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Three Errors in Judgment We are All Too Inclined to Make

Carrie Steckl earned her Ph.D. in Counseling Psychology with a Minor in Gerontology from Indiana University – Bloomington in 2001. She has spent over ...Read More

As the presidential election looms before us, my thoughts turn to how we make important life decisions such as for whom to cast our votes.

For a lot of people, choices like this seem simple. In fact, many know what their choice is before the party ever started, stating that they don’t even have to think about it. They just know the right answer and no one can sway them, regardless of what anyone says.

Others take more time. They mull and fret and research and agonize until they exhaust themselves into the default strategy of “going with one’s gut” or simply flipping a coin.

While these two approaches may sound radically different, they have one thing in common – they both are prone to invoking a host of judgment errors that sway our thinking in an unchecked, unbalanced way.

This doesn’t mean that those decisions are always wrong or bad — in fact, in many life situations, there is no clear right or wrong choice. But what it does mean is that we made those decisions in a sort of mental vacuum without allowing ourselves to consider equally valid information or options.

Here are three errors in judgment we are all at risk of committing in matters both presidential and personal:

  • Representativeness bias – This is the tendency to judge a situation based on one’s most prevalent experiences and beliefs about the situation. For instance, if you’ve gone to the local casino three times and lost every time, you will probably believe that you will also lose the fourth time you go, even though your chances of winning are the same during each independent visit. The representativeness bias can be useful when making quick judgments in day-to-day life, but it could prove dangerous in more far-reaching decisions because it limits our consideration of other experiences and information. In other words, if we only consider what we’ve personally experienced, we discount the larger picture.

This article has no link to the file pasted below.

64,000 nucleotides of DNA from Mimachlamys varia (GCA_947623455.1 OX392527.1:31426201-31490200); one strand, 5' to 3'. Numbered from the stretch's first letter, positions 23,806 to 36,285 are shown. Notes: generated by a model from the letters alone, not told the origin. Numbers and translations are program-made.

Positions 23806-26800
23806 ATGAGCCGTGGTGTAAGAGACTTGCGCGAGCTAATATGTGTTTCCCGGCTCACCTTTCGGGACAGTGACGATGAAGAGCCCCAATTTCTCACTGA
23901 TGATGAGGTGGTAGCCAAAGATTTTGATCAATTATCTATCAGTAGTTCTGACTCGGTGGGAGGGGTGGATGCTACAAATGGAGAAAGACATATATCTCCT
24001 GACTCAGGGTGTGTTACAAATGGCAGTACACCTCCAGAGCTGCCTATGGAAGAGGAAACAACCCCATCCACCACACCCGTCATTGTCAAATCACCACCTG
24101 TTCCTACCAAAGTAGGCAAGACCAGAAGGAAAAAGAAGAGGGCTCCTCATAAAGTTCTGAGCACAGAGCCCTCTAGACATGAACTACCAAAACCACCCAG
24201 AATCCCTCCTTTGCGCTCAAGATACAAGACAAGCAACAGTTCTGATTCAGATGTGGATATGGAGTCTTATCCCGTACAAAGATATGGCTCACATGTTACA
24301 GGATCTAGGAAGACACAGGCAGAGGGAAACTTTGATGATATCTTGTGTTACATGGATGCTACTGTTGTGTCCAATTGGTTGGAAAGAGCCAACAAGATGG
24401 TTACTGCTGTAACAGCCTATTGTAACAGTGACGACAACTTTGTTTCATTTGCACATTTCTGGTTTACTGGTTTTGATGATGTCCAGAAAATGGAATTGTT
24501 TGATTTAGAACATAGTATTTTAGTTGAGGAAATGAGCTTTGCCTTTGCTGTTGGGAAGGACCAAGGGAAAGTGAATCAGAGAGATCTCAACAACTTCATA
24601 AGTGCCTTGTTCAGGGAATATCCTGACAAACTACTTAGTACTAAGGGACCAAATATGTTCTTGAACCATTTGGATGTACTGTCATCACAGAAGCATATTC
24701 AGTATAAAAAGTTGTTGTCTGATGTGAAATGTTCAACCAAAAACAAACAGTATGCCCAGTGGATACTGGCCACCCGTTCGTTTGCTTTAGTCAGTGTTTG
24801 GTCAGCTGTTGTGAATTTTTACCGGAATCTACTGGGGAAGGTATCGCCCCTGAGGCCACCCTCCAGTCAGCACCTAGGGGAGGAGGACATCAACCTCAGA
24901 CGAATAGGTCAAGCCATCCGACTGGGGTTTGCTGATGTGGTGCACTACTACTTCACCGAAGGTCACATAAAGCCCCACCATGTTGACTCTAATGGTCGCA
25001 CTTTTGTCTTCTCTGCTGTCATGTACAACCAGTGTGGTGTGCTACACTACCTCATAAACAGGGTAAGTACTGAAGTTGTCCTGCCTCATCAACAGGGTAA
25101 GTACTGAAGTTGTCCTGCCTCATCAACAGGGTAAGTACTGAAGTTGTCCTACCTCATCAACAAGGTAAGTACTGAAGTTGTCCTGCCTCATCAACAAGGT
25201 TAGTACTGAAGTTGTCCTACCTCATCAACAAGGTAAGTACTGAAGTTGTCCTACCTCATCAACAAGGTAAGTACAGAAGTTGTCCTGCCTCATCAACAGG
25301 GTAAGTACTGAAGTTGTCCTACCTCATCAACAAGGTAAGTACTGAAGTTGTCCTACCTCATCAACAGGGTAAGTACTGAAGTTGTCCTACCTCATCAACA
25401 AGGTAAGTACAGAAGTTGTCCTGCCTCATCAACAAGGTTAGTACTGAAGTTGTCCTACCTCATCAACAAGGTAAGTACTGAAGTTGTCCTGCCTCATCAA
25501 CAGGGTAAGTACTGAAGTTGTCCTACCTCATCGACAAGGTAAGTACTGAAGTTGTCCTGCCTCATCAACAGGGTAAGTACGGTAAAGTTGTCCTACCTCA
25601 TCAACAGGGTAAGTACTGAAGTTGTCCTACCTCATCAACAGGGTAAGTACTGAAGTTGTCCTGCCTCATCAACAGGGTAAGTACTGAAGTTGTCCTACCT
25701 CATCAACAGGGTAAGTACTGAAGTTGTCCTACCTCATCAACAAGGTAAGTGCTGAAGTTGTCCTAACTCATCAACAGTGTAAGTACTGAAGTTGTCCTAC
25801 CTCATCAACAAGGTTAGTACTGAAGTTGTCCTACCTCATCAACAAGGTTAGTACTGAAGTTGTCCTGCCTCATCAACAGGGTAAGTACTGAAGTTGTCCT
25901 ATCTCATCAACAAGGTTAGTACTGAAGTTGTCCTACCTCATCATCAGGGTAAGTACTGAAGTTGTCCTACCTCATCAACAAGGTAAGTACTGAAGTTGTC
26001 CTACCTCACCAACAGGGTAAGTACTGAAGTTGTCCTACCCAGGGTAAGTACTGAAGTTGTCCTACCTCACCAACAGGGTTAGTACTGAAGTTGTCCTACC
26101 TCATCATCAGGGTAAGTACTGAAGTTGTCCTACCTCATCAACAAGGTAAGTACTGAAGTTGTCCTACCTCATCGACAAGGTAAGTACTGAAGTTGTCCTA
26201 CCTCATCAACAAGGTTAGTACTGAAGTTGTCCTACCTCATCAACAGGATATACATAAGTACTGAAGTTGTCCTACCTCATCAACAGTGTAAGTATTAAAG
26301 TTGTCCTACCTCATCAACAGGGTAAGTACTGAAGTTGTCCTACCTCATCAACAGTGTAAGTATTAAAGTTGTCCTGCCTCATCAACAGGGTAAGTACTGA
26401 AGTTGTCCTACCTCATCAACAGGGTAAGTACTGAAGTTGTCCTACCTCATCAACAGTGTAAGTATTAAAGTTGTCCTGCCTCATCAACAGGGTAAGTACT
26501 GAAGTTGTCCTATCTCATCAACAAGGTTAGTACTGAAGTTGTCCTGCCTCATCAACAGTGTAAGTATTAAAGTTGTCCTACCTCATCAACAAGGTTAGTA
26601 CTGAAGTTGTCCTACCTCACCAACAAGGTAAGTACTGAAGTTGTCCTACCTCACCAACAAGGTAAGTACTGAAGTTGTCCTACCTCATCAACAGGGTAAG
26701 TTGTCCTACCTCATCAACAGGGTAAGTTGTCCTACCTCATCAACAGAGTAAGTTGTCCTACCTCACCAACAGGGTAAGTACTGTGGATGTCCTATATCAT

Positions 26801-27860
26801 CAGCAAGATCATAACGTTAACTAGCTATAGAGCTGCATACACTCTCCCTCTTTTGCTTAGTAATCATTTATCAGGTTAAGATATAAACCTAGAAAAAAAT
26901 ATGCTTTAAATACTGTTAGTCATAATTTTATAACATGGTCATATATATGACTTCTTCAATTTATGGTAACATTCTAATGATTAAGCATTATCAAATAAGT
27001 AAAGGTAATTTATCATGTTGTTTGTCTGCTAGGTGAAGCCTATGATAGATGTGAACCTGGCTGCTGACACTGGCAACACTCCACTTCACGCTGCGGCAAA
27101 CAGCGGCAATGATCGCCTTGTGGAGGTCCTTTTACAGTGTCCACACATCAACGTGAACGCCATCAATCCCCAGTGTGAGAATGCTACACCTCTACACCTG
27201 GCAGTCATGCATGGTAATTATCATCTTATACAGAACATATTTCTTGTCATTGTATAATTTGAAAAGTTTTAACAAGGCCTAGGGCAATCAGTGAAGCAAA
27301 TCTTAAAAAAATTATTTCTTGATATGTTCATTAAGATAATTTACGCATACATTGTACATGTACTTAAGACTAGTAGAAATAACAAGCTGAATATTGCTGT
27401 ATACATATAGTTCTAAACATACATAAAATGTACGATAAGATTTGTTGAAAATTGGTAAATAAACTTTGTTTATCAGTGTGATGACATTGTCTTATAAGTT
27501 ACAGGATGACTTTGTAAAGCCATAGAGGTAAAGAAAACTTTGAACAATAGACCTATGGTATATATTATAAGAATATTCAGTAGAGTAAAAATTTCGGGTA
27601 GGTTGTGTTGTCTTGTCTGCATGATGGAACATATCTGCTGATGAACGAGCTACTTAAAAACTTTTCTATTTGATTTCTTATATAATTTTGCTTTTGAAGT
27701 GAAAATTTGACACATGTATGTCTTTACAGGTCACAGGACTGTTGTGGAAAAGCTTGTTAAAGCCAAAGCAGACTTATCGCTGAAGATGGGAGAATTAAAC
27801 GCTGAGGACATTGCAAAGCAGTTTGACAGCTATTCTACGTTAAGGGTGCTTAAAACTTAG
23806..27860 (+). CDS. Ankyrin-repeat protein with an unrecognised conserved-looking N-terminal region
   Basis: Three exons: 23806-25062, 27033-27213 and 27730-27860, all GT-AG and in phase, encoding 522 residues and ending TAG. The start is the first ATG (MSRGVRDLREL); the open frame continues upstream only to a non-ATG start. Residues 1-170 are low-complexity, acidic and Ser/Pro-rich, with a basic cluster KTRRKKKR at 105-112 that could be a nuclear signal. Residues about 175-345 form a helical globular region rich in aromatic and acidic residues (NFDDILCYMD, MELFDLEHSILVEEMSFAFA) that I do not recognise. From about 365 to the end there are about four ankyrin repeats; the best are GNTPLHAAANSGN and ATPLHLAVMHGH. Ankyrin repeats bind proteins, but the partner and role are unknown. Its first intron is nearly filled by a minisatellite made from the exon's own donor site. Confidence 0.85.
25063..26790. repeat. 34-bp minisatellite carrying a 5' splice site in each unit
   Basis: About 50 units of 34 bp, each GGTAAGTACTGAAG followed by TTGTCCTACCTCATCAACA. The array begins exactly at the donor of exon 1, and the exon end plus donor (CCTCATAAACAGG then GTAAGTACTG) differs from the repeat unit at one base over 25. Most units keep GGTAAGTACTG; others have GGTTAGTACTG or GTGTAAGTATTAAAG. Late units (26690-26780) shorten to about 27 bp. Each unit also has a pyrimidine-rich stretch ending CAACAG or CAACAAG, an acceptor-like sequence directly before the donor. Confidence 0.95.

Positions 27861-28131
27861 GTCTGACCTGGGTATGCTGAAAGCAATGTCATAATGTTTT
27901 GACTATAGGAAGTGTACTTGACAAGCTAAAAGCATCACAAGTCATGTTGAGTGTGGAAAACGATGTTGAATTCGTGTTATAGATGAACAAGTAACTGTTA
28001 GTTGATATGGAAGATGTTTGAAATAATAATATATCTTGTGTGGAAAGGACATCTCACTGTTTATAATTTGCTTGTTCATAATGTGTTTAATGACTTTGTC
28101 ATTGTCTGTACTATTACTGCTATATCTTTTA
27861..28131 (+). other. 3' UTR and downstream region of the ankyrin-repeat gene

• Availability bias – This is the tendency to make decisions based on what comes to mind most readily, even though it may not be the best choice available to us. Advertisers capitalize on our inclination to engage in this type of bias. If a certain brand of cereal is put in front of us enough times, that is the type of cereal we will think of first and, in turn, the brand we are most likely to choose. But there may be another kind of cereal out there that we’d like much better, if only it was on our radar. (Speaking of the availability bias, did you know that there are several third-party candidates running for president in addition to the two that have been put on our radar?)
  • Confirmatory bias – This is the tendency to make a judgment very early in the decision-making process and then, from that point forward, to only acknowledge information that confirms that judgment while ignoring all evidence to the contrary. Unfortunately, this happens all-too-often in mental health care and medical care when professionals make a premature diagnosis and then refuse to consider reevaluating that diagnosis even in light of new data. Confirmatory bias can result in stereotyping and bullheadedness that keep people stuck in very narrow universes.

The good news is that we can catch ourselves engaging in these judgment errors now that we are aware of them. And please note that I’m not trying to sway you in any particular direction regarding the upcoming election. I’m just encouraging you to check yourself to ensure that you are making mindful decisions.

Keep Reading By Author Carrie Steckl, Ph.D.
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